506 glyph available in Unicode has been created for that font. To build fonts
507 (including the Bitstream Vera set) with support for East Asian letters with X,
508 make sure you have the <c>cjk</c> USE flag set. Many other applications utilise
509 this flag, so it may be worthwhile to add it as a permanent USE flag.
510 </p>
511
512 <p>
513 Also, several font packages in Portage are Unicode aware.
514 </p>
515
516 <pre caption="Optional: Install some more Unicode-aware fonts">
517 # <i>emerge terminus-font intlfonts freefonts cronyx-fonts corefonts</i>
518 </pre>
519
520 </body>
521 </section>
522 <section>
523 <title>Window Managers and Terminal Emulators</title>
524 <body>
525
526 <p>
527 Window managers not built on GTK or Qt generally have very good Unicode
528 support, as they often use the Xft library for handling fonts. If your window
529 manager does not use Xft for fonts, you can still use the FontSpec mentioned in
530 the previous section as a Unicode font.
531 </p>
532
533 <p>
534 Terminal emulators that use Xft and support Unicode are harder to come by.
535 Aside from Konsole and gnome-terminal, the best options in Portage are
536 <c>x11-terms/rxvt-unicode</c>, <c>xfce-extra/terminal</c>,
537 <c>gnustep-apps/terminal</c>, <c>x11-terms/mlterm</c>, or plain
538 <c>x11-terms/xterm</c> when built with the <c>unicode</c> USE flag and invoked
539 as <c>uxterm</c>. <c>app-misc/screen</c> supports UTF-8 too, when invoked as
540 <c>screen -U</c> or the following is put into the <path>~/.screenrc</path>:
541 </p>
542
543 <pre caption="~/.screenrc for UTF-8">
544 defutf8 on
545 </pre>
546
547 </body>
548 </section>
549 <section>
550 <title>Vim, Emacs, Xemacs and Nano</title>
551 <body>
552
553 <p>
554 Vim provides full UTF-8 support, and also has builtin detection of UTF-8 files.
555 For further information in Vim, use <c>:help mbyte.txt</c>.
556 </p>
557
558 <p>
559 Emacs 22.x and higher has full UTF-8 support as well. Xemacs 22.x does not
560 support combining characters yet.
561 </p>
562
563 <p>
564 Lower versions of Emacs and/or Xemacs might require you to install
565 <c>app-emacs/mule-ucs</c> and/or <c>app-xemacs/mule-ucs</c>
566 and add the following code to your <path>~/.emacs</path> to have support for CJK
567 languages in UTF-8:
568 </p>
569
570 <pre caption="Emacs CJK UTF-8 support">
571 (require 'un-define)
572 (require 'jisx0213)
573 (set-language-environment "Japanese")
574 (set-default-coding-systems 'utf-8)
575 (set-terminal-coding-system 'utf-8)
576 </pre>
577
578 <p>
579 Nano has provided full UTF-8 support since version 1.3.6.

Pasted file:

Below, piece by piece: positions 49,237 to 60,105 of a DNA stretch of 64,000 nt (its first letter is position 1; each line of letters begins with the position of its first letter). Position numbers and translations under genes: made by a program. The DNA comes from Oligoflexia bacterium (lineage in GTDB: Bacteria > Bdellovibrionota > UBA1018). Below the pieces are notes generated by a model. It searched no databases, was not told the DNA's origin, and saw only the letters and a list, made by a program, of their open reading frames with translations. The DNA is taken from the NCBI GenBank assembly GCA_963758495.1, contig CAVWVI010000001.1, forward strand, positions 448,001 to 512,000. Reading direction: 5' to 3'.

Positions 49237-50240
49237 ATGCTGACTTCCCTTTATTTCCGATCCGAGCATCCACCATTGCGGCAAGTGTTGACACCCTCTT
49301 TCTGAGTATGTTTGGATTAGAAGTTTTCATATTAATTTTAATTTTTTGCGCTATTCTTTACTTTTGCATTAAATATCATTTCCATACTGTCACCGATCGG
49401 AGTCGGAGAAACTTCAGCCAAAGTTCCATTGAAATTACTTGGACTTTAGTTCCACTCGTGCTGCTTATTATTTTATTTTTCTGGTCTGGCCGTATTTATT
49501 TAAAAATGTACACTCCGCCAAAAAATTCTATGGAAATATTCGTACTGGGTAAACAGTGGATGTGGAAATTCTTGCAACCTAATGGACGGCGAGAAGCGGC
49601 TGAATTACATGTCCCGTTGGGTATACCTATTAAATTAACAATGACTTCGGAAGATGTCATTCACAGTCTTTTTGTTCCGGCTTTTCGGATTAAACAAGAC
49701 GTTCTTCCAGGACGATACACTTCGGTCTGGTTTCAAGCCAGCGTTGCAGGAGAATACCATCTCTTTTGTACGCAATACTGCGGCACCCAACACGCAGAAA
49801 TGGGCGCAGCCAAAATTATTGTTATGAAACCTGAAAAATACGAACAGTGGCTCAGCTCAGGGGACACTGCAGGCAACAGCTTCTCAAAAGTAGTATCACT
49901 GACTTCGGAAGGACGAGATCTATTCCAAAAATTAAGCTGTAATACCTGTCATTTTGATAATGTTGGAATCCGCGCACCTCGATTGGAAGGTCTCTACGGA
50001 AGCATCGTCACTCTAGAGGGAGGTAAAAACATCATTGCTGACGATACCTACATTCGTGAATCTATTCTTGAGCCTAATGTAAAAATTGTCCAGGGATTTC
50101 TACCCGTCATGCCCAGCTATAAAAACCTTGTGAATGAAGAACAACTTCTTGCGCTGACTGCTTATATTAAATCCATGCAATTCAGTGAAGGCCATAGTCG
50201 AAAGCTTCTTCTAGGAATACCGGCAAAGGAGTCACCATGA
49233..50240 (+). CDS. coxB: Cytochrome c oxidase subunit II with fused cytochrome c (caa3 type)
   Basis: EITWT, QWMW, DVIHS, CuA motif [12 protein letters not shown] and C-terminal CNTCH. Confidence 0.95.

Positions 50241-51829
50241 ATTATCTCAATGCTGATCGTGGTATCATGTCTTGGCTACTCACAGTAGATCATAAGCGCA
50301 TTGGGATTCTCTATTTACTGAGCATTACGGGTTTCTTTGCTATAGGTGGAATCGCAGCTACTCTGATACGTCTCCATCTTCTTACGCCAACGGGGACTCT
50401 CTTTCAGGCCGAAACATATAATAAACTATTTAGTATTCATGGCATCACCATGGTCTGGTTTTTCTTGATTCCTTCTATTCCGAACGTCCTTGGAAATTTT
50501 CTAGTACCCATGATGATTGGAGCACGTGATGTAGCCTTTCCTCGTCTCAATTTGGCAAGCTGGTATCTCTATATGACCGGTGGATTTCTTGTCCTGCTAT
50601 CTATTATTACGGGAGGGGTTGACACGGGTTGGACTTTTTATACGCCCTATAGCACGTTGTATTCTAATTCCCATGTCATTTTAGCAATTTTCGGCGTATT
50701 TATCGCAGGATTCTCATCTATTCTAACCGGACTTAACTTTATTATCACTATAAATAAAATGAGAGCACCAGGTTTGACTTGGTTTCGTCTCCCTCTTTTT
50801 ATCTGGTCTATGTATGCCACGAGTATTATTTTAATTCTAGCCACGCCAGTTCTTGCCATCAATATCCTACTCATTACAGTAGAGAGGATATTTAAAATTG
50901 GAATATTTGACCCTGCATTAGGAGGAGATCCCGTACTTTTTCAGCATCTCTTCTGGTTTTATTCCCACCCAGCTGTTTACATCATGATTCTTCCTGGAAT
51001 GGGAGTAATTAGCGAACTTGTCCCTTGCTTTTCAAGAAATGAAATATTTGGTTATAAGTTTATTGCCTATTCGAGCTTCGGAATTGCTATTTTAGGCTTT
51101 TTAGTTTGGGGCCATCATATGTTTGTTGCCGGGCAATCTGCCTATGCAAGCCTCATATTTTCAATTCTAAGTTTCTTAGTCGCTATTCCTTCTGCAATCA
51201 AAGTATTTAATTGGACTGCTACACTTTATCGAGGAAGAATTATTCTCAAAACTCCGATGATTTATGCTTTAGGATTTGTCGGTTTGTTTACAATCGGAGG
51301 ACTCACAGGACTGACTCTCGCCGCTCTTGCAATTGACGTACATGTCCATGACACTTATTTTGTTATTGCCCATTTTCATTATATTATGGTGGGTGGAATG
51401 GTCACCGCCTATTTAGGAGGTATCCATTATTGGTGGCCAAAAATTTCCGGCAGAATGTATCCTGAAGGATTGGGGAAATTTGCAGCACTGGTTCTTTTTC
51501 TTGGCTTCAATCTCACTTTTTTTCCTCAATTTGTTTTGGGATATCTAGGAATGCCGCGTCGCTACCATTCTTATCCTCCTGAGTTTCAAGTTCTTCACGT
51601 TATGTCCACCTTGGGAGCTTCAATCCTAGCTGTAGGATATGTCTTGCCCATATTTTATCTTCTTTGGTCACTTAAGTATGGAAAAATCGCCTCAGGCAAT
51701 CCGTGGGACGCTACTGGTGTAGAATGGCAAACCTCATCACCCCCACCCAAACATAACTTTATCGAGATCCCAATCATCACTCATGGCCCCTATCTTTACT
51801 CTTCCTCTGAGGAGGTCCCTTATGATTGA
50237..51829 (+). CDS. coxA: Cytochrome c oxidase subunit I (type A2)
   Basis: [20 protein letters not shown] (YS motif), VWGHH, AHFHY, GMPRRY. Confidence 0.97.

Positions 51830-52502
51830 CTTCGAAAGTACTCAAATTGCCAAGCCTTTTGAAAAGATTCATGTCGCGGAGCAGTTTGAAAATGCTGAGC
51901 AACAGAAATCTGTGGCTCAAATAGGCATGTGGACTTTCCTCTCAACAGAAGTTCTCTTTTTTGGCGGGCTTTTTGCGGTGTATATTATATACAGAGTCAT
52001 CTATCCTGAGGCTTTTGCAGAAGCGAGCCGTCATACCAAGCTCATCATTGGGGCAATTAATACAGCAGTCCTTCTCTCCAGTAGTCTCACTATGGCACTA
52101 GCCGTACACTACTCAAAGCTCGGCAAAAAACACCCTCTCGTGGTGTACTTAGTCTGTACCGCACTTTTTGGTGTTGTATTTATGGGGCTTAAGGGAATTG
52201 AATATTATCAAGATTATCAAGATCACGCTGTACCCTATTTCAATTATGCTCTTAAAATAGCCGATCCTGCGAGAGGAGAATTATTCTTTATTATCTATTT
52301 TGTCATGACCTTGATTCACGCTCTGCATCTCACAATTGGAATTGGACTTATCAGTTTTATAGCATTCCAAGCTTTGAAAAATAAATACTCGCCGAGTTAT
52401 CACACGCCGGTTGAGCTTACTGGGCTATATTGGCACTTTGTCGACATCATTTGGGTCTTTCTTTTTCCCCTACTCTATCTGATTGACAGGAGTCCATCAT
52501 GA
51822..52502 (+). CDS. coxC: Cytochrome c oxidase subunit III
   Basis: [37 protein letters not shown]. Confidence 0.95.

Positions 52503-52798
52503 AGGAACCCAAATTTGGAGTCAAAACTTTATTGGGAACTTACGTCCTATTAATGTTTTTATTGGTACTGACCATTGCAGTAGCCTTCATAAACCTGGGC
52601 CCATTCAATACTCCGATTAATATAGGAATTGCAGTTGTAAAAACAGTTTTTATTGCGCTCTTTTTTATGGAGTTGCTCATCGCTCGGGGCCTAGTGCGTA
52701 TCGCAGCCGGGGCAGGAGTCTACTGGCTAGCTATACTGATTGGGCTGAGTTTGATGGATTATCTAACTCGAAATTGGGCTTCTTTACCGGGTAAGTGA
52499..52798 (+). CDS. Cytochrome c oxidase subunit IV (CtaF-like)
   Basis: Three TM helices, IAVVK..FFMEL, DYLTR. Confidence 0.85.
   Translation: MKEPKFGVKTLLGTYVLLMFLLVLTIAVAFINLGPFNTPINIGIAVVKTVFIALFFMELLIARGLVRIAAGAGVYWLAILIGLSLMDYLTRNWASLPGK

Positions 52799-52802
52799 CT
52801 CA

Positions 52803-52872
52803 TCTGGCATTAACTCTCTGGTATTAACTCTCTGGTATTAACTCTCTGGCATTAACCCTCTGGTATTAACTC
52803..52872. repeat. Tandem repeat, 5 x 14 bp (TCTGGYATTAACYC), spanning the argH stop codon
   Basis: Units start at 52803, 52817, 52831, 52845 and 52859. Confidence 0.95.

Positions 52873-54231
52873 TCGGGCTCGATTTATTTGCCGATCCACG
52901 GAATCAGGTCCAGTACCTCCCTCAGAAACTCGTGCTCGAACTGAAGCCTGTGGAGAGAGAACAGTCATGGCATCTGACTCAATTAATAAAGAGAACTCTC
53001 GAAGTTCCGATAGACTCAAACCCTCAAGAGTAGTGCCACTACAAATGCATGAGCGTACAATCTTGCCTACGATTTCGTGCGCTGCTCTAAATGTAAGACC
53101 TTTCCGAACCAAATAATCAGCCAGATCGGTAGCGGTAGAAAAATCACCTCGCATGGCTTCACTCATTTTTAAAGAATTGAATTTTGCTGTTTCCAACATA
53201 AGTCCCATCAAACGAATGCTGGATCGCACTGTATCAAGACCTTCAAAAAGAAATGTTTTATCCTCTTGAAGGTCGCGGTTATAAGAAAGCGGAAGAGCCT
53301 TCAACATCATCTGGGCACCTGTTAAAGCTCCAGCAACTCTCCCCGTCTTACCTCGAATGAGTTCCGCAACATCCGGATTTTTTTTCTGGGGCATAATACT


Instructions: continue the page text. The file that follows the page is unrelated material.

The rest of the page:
580 </p>
581
582 </body>
583 </section>
584 <section>
585 <title>Shells</title>
586 <body>
587
588 <p>
589 Currently, <c>bash</c> provides full Unicode support through the GNU readline
590 library. Z Shell users are in a somewhat worse position -- no parts of the
591 shell have Unicode support, although there is a concerted effort to add
592 multibyte character set support underway at the moment.
593 </p>
594
595 <p>
596 The C shell, <c>tcsh</c> and <c>ksh</c> do not provide UTF-8 support at all.
597 </p>
598
599 </body>
600 </section>
601 <section>
602 <title>Irssi</title>
603 <body>
604
605 <p>
606 Irssi has complete UTF-8 support, although it does require a user
607 to set an option.
608 </p>
609
610 <pre caption="Enabling UTF-8 in Irssi">
611 /set term_charset UTF-8
612 </pre>
613
614 <p>
615 For channels where non-ASCII characters are often exchanged in non-UTF-8
616 charsets, the <c>/recode</c> command may be used to convert the characters.
617 Type <c>/help recode</c> for more information.
618 </p>
619
620 </body>
621 </section>
622 <section>
623 <title>Mutt</title>
624 <body>
625
626 <p>
627 The Mutt mail user agent has very good Unicode support. To use UTF-8 with Mutt,
628 you don't need to put anything in your configuration files. Mutt will work
629 under unicode enviroment without modification if all your configuration files
630 (signature included) are UTF-8 encoded.
631 </p>
632
633 <note>
634 You may still see '?' in mail you read with Mutt. This is a result of people
635 using a mail client which does not indicate the used charset. You can't do much
636 about this than to ask them to configure their client correctly.
637 </note>
638
639 <p>
640 Further information is available from the <uri
641 link="http://wiki.mutt.org/index.cgi?MuttFaq/Charset">Mutt Wiki</uri>.
642 </p>
643
644 </body>
645 </section>
646 <section>
647 <title>Man</title>
648 <body>
649
650 <p>
651 Man pages are an integral part of any Linux machine. To ensure that any
652 unicode in your man pages render correctly, edit <path>/etc/man.conf</path>
653 and replace a line as shown below.
654 </p>
655
656 <pre caption="man.conf changes for Unicode support">
657 <comment>(This is the old line)</comment>
658 NROFF /usr/bin/nroff -Tascii -c -mandoc
659 <comment>(Replace the one above with this)</comment>
660 NROFF /usr/bin/nroff -mandoc -c
661 </pre>
662
663 </body>
664 </section>
665 <section>
666 <title>elinks and links</title>
667 <body>
668
669 <p>
670 These are commonly used text-based browsers, and we shall see how we can enable
671 UTF-8 support on them. On <c>elinks</c> and <c>links</c>, there are two ways to
672 go about this, one using the Setup option from within the browser or editing the
673 config file. To set the option through the browser, open a site with
674 <c>elinks</c> or <c>links</c> and then <c>Alt+S</c> to enter the Setup Menu then
675 select Terminal options, or press <c>T</c>. Scroll down and select the last
676 option <c>UTF-8 I/O</c> by pressing Enter. Then Save and exit the menu. On
677 <c>links</c> you may have to do a repeat <c>Alt+S</c> and then press <c>S</c> to
678 save. The config file option, is shown below.
679 </p>
680
681 <pre caption="Enabling UTF-8 for elinks/links">
682 <comment>(For elinks, edit /etc/elinks/elinks.conf or ~/.elinks/elinks.conf and
683 add the following line)</comment>
684 set terminal.linux.utf_8_io = 1
685